By Alicia Dietrich
The Cultural Compass recently spoke with historical spy novelist Alan Furst, who is reading tonight at the Ransom Center. The program will be webcast live. Here is how Furst has been occupying his time lately:
“I’m hard at work in two ways: maybe the more interesting has to do with promotion. I’ve been a writer for 25 years, 15 books, and now I’ve been led to discover, by Random House marketing people, the literary chat room. On reflection, since printing was invented, no other system of communication like this has ever existed. Short paragraphs, query and response, a kind of intellectual tennis, in minutes not days, achieved by the internet. And the protocols of e-communication seem to enhance, not limit, the discourse. In other words, you point to trails, you don’t go down them, but the person you address may, and the witnesses—audience?—because it’s an open forum—may do so as well.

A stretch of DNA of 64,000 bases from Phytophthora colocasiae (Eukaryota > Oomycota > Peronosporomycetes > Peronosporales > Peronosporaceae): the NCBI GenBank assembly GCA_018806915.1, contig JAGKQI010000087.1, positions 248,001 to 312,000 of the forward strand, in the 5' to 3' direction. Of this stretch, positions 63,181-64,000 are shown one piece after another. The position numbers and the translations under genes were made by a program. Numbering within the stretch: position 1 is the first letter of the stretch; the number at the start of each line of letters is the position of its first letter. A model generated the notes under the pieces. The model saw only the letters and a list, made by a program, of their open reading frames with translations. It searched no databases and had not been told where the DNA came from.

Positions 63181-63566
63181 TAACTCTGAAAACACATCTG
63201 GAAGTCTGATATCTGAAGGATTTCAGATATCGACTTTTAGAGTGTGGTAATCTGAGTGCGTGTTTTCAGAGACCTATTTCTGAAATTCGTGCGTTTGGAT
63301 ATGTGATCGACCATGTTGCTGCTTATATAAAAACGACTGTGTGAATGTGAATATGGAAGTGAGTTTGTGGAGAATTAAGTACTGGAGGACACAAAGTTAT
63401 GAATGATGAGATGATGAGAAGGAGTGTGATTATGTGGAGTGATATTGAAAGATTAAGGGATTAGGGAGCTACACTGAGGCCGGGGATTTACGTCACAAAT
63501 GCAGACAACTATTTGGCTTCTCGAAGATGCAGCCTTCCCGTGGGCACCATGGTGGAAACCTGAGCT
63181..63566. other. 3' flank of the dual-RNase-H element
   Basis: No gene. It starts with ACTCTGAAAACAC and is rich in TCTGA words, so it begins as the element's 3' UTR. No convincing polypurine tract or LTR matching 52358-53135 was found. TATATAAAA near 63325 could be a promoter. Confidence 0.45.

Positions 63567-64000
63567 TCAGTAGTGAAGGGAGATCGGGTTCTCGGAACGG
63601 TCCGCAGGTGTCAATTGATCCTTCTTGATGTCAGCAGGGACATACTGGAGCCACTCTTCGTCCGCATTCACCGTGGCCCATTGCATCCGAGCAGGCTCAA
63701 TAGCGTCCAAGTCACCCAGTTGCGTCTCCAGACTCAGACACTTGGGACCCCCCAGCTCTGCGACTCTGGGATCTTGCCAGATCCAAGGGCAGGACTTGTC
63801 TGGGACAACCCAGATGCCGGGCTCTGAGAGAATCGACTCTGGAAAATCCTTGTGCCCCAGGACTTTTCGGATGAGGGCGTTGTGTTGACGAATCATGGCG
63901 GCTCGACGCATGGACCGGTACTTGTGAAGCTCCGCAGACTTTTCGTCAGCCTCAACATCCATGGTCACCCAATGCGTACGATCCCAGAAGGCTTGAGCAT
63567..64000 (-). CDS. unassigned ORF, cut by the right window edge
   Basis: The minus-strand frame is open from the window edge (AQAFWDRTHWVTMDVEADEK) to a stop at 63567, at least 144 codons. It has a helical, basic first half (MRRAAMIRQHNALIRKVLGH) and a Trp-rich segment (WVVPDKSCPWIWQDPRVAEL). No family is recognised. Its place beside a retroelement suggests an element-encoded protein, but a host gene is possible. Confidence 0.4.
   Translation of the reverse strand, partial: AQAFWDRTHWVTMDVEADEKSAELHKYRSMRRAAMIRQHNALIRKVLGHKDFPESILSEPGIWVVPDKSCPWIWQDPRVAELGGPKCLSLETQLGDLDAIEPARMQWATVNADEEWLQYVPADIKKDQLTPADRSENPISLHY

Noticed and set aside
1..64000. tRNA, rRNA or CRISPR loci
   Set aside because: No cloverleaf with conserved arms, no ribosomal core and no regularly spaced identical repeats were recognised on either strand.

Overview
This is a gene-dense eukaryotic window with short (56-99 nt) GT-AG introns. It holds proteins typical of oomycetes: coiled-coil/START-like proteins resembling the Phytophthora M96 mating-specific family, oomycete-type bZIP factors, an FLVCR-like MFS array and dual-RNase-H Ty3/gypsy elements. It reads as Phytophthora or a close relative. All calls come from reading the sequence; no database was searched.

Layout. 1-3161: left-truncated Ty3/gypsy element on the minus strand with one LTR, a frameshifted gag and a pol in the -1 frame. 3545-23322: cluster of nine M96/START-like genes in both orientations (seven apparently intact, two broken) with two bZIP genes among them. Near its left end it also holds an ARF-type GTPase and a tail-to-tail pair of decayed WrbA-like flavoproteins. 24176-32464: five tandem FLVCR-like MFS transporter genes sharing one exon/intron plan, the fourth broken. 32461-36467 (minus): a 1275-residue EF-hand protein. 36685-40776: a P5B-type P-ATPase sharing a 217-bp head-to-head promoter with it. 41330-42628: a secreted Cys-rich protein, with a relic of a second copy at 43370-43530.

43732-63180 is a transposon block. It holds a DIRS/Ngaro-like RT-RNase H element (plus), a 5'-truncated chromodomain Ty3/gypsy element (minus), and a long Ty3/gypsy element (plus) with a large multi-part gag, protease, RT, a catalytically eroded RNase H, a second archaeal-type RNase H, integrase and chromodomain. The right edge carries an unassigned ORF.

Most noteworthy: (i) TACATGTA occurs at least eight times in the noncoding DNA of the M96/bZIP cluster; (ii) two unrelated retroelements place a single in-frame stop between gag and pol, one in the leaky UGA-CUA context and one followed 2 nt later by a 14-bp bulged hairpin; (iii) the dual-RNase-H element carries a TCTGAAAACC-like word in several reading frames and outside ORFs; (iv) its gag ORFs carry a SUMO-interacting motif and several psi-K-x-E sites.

“Also, not an anti-climax to me, I’m writing the hell out of a new book, about southern Europe in 1940/41, excited to confront new politics, new history, new ethnographies—the anthropological espionage novel!! You heard it first here.”
Learn more about Furst by viewing his reading recommendations, the inventory of his archive, and a profile that explores his writing process using Furst’s archival materials at the Ransom Center.